Research is the second major focus of the UAB Division of Pediatric Hematology and Oncology. Research combines basic scientific and clinical/translational studies to understand the genetic and environmental causes of childhood cancer and blood disorders, identify innovative and ideal therapies for these disorders and optimize the outcome and quality of life for young people with these illnesses. Progress in medicine is dependent upon ongoing research.
Pediatric Hematology research encompasses many diverse areas of expertise. A major focus of the UAB group is Sickle Cell Disease, the most common inherited blood disorder. UAB is a leader in Sickle Cell research. An animal model of sickle cell disease in which the human sickle cell gene is bred into a mouse (human sickle cell transgenic mouse) was developed at UAB and has provided a priceless animal model to prove potential new therapies for Sickle Cell Disease. UAB is a key member of the national Sickle Cell Clinical Trials Research Network and under the leadership of Dr. Thomas Howard developed an innovative Children and Youth Sickle Network (CSYN) to bring world class Sickle Cell Research and Care to all areas of the State of Alabama. Bleeding disorder research is focused in the UAB Comprehensive Hemophilia Treatment Center, a federally funded center of excellence if Hemophilia and Bleeding Disorders research and care. Another research focus is the rare group of disorders known as Langerhans Cell Histiocytosis. Through membership in the Histiocyte Society, UAB offers access to the latest international treatments for this rare and difficult group of disorders.
Neuro-Oncology research focuses on both clinical research and basic science research. Most treatments for children with brain and spinal cord tumors are conducted in conjunction with the Children's Oncology Group. In addition, innovative locally developed chemotherapy or radiation therapy treatments are developed in cooperation with the Neuro-Oncology program in the UAB Comprehensive Cancer Center. In addition, several division researchers focus their efforts on a better understanding of the biological causes of brain tumors. Neurofibromatosis is an inherited disorder associated with an increased risk of nervous system tumors including brain and spinal tumors. UAB is a major research center for Neurofibromatosis research funded by the Department of Defense.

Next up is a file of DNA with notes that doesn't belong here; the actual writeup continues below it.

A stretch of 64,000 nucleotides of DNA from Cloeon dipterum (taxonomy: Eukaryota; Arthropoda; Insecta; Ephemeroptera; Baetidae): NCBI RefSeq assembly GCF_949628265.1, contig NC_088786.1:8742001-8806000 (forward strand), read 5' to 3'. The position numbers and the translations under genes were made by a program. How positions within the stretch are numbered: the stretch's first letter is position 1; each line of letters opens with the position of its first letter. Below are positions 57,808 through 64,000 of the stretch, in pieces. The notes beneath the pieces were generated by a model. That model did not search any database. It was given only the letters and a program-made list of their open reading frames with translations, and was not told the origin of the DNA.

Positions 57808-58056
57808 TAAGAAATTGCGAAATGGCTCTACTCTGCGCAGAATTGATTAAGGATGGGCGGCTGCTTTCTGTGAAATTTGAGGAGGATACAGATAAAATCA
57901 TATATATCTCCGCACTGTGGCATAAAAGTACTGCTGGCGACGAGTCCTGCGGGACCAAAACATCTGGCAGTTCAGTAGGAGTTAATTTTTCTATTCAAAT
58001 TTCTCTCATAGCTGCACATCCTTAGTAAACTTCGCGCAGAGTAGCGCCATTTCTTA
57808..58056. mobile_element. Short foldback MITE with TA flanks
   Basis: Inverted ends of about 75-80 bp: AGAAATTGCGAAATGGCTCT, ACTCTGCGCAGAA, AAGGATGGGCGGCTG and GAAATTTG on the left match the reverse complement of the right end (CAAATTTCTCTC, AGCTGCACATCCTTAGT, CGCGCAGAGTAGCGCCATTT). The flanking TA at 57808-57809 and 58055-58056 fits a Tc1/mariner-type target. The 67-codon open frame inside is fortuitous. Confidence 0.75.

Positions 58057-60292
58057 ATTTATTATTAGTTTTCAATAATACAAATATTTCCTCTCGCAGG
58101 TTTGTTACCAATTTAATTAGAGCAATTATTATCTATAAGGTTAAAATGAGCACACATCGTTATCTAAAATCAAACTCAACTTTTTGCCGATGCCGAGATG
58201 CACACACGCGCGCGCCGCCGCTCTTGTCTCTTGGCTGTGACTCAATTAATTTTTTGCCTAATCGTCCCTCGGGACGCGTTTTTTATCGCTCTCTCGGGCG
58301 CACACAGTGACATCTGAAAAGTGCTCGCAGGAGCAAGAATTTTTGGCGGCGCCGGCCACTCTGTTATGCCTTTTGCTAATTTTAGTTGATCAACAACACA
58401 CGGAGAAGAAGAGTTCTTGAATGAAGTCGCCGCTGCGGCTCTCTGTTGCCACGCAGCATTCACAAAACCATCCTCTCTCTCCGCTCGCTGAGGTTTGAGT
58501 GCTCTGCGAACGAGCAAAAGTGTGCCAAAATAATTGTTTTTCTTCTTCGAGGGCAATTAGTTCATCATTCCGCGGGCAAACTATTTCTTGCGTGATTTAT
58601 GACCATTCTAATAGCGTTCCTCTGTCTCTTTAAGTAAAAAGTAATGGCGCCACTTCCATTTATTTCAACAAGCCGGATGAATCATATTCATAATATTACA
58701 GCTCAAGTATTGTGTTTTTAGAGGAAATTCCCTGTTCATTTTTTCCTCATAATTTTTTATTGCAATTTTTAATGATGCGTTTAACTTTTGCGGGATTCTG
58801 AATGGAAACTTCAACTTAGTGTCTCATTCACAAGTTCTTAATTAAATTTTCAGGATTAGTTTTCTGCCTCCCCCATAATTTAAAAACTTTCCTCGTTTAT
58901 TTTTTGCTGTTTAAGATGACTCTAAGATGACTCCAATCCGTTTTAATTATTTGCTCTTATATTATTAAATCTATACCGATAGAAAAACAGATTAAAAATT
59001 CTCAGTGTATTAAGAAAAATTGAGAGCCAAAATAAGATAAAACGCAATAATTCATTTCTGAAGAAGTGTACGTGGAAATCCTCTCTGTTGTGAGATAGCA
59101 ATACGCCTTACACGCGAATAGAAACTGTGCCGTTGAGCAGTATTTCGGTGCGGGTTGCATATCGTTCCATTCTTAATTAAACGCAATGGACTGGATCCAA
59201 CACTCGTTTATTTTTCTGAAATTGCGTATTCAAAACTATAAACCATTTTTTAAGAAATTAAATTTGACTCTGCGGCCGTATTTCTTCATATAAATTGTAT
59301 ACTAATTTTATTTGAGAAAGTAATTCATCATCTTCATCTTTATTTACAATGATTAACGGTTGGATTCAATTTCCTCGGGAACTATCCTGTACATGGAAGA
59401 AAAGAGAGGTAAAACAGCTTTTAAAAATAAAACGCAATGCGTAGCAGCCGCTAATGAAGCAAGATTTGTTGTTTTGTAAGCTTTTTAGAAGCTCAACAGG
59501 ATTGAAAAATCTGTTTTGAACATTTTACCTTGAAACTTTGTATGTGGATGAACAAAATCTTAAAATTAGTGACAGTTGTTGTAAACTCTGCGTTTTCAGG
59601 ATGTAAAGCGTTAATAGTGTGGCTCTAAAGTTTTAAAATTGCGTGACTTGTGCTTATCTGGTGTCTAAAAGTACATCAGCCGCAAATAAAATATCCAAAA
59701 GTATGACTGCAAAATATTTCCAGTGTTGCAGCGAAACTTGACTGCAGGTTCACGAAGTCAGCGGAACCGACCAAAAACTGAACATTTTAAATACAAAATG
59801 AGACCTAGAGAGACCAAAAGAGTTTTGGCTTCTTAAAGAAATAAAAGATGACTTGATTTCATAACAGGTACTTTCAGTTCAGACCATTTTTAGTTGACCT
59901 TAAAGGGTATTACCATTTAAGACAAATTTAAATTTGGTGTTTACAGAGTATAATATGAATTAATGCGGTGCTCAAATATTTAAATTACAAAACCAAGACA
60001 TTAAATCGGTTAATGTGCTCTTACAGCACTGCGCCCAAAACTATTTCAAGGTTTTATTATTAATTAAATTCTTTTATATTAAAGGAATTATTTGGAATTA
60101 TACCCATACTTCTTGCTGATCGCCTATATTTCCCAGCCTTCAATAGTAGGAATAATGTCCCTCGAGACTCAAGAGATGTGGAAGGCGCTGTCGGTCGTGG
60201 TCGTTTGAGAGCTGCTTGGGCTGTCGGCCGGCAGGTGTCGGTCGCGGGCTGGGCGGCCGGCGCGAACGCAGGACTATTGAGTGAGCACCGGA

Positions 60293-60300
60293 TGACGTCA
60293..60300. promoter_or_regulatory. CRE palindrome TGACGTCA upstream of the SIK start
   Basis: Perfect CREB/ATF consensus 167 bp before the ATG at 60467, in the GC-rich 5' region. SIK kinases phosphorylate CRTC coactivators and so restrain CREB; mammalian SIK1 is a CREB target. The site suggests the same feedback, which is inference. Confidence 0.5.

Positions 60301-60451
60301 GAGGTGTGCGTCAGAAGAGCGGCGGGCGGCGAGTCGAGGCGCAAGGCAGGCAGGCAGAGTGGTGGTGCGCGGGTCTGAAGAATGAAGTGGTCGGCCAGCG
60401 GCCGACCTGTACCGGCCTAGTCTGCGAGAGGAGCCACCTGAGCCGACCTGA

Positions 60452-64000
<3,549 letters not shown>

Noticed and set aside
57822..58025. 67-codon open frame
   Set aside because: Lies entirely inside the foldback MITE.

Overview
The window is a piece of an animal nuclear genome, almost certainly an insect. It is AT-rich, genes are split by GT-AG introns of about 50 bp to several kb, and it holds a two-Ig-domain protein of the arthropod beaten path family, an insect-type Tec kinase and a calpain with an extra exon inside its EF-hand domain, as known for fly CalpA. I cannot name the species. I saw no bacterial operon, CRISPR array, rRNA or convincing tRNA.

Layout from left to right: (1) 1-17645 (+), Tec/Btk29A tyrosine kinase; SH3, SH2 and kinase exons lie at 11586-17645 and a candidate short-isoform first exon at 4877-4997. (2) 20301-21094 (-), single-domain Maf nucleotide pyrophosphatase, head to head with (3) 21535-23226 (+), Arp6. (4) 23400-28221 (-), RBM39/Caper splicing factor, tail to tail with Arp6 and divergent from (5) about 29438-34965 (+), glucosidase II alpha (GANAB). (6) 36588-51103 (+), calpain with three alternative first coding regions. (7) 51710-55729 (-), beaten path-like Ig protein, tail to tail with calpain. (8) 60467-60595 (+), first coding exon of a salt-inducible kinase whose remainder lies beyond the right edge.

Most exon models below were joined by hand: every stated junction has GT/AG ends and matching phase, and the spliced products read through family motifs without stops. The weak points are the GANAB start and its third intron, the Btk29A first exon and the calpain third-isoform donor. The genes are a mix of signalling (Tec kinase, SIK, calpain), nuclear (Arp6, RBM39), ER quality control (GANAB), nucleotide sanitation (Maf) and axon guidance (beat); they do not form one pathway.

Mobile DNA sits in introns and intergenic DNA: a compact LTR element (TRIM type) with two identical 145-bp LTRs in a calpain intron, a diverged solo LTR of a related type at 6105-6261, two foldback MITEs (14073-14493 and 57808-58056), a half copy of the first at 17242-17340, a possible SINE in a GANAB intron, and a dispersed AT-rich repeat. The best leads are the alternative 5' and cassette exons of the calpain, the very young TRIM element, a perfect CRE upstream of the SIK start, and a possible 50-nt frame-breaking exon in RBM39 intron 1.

The Pediatric Blood and Marrow Transplantation Program likewise conducts both clinical and basic science research. Transplant treatment protocols are developed in cooperation with the Children's Oncology Group and the Pediatric Blood and Marrow Transplant Consortium. UAB also contributes donors and conducts minority donor recruitment drives for the National Marrow Donor Program. Basic research studies in the group includes emphasis on the genetic basis of cancer in rare marrow failure syndromes and an improving understanding and prevention of graft versus host disease.
The Pediatric Developmental Therapeutics Program collaborates with partners from across the country-and around the globe-to discover and investigate promising cancer therapies never before studied in children. As only one of 21 institutions in the world to be accepted as part of the Children's Oncology Group Phase I and Pilot Consortium, the UAB Developmental Therapeutics Program is able to offer access to cutting-edge experimental treatments that are not otherwise available. In addition to participation in the Children’s Oncology Group, the UAB Developmental Therapeutics Program is active in industry sponsored studies, investigator initiated studies, and is a participant in the Sarcoma Alliance for Research through Collaboration (SARC). By participating in developmental therapeutics studies, patients receive state-of-the-art care while helping to advance the treatment of pediatric cancers.
The Childhood Cancer Survivorship Program focuses its research efforts on an improved understanding of the unique needs of childhood cancer survivors. UAB was one of the first ten institutions nationwide to focus on the Childhood Cancer survivorship as an initial participant in the National Cancer Institute funded Childhood Cancer Survivor Study (CCSS). Findings from the initial CCSS of survivors treated prior to 1986 has led to a follow-up study that is ongoing. Patients seen in the TLC Childhood Cancer Survivorship Clinic at UAB are offered the opportunity to participate in the current CCSS.
The "Hope and Cope" Psychosocial Program was created to provide a seamless flow of innovative approaches to psychosocial care from the diagnosis through completion of therapy and beyond. Innovation requires research to define better ways to identify, treat and prevent psychosocial complications of care. Dr. Madan-Swain and her interdisciplinary team are nationally recognized for their research efforts and innovative care models.